Concord, ON, Canada
Photoinduced arrest of the spontaneous electroscopic discharge,
and the Hallwacks (Hallwachs) experiment revisited
by Correa, Paulo N. & Correa, Alexandra N.
Published in July 2001. 42 pages.
Experimental Aetherometry, Vol. 2A
Price: US $25 ($20 ISFA)
This monograph is also included in the print edition of Experimental Aetherometry, Vol. 2A
We report discovery of a photoinduced regeneration of the (anti)gravitokinetic component of the energy of charges trapped in conductors subject to a local gravitational field. The photoinduced kinetoregeneration of the antigravitational work performed by trapped charge was shown to bring about complete arrest of the spontaneous discharge of the electroscope, in distinction from thermal contributions to the kinetoregenerative phenomenon, which were minor. We also revisit the Hallwachs photoelectric effect observed in charged metallic bodies to determine the real y function of electron emission, and experimentally demonstrate that, unlike what is conventionally assumed, this y function also affects significantly electroscopic seepage rates. From these experimental findings, we make four theoretical suggestions:
1. That the electromagnetic spectrum should be separated in two qualitatively and quantitatively distinct domains: an exclusively discontinuous one, where photons are produced by electron bombardment or the energetic disintegration of matter, and have the property of heterolytically cleaving matter (ionizing it); and a phenomenologically continuous spectrum whose stochastic distribution corresponds to the underlying spectrum of aether wave energy. This first disjunction would distinguish ionizing from nonionizing or optothermal radiation, and we propose that its true boundary lies at a frequency of 6400 THz (and a wavelength of 46.6 nm). This should also constitute the boundary differentiating radiobiology from photobiology, with the former being concerned with the life-inimical effects of ionizing electromagnetic radiation.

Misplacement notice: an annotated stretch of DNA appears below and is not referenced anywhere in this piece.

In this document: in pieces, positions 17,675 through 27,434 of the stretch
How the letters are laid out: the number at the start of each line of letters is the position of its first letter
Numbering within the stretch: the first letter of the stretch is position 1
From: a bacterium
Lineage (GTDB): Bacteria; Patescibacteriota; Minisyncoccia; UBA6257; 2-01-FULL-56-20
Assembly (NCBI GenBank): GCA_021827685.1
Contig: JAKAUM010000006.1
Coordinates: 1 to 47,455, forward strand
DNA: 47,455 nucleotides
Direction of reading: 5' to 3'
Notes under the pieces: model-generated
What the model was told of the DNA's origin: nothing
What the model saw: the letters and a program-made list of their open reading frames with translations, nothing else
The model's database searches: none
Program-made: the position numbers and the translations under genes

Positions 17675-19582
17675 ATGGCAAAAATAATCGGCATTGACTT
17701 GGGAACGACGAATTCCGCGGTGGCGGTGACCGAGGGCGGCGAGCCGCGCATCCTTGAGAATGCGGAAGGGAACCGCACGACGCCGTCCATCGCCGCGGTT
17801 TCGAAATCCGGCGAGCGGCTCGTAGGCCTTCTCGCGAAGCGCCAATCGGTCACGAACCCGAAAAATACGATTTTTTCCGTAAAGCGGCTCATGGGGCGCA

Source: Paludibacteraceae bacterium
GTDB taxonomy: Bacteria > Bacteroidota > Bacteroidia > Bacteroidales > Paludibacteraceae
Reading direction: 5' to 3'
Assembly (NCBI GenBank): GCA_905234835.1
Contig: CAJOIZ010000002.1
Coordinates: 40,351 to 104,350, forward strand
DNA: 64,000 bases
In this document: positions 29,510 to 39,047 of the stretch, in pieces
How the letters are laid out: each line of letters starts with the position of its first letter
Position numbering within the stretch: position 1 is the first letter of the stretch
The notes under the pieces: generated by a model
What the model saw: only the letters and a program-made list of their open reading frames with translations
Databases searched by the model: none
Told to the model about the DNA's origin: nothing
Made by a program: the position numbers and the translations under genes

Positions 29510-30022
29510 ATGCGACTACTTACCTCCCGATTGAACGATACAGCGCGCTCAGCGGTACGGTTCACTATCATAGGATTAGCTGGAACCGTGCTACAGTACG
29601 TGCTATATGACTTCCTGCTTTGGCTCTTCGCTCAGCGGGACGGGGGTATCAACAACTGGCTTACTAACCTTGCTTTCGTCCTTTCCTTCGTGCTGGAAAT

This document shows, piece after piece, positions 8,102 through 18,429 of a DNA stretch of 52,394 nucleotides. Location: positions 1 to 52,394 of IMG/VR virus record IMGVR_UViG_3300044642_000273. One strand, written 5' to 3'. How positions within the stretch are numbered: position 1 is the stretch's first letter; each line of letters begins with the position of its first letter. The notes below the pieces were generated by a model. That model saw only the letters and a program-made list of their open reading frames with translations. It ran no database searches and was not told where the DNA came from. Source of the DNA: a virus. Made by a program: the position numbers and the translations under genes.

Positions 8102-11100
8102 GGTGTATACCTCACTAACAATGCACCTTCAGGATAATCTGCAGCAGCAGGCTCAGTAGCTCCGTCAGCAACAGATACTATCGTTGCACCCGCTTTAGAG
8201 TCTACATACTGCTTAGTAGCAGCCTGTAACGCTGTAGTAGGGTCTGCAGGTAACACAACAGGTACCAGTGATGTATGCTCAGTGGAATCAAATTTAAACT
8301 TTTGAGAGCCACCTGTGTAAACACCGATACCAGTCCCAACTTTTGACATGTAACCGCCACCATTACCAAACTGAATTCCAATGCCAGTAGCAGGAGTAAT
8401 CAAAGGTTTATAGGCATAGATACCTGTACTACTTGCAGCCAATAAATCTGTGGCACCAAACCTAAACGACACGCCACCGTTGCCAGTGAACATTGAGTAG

2. That the epiphenomenologically continuous portion of the electromagnetic spectrum should also be separated into two qualitatively distinct domains: high frequency optothermal photons (HFOT light), which include far and vacuum UV light and are capable of inducing the homolytic cleavage of matter (free radical reactions), and low frequency optothermal photons (LFOT light), with wavelength longer than 300 nm and including near UV, visible light, IR, radio, microwave and VLF radiations. HFOT light can be shown to be essential for biogenesis, but its effects are in general noxious for cellular systems, whereas LFOT light is in all respects beneficial or essential to cellular life.
3. That the critical distinction between the two types of optothermal light corresponds to the experimental disjunction between the photoelectric effect of HFOT light (the so-called Hallwacks effect) and the (anti)gravitokinetic regenerative effect of LFOT light, (including thermal radiation) which we have experimentally discovered and report on herein. These two distinct and mutually exclusive effects of the two types of optothermal light upon charged metallic bodies reflect the underlying aether interaction, which, to begin with, originates the two quantitatively and qualitatively different types of photon production.
4. Finally, that the true functionalist sense of Reich's proposed disjunction between two hidden qualities of the massfree aether, OR (for ORgone or life-beneficial aether energy) and DOR (for Deadly ORgone or life-inimical aether energy), adequately corresponds to the two components of aether energy responsible for the production of HFOT and LFOT light and their differentiating effects at the electroscope.
We do not yet know what is the aether-sourced physical process responsible for the production and disjunction of HFOT and LFOT photons - and this will constitute the object of follow-up communications.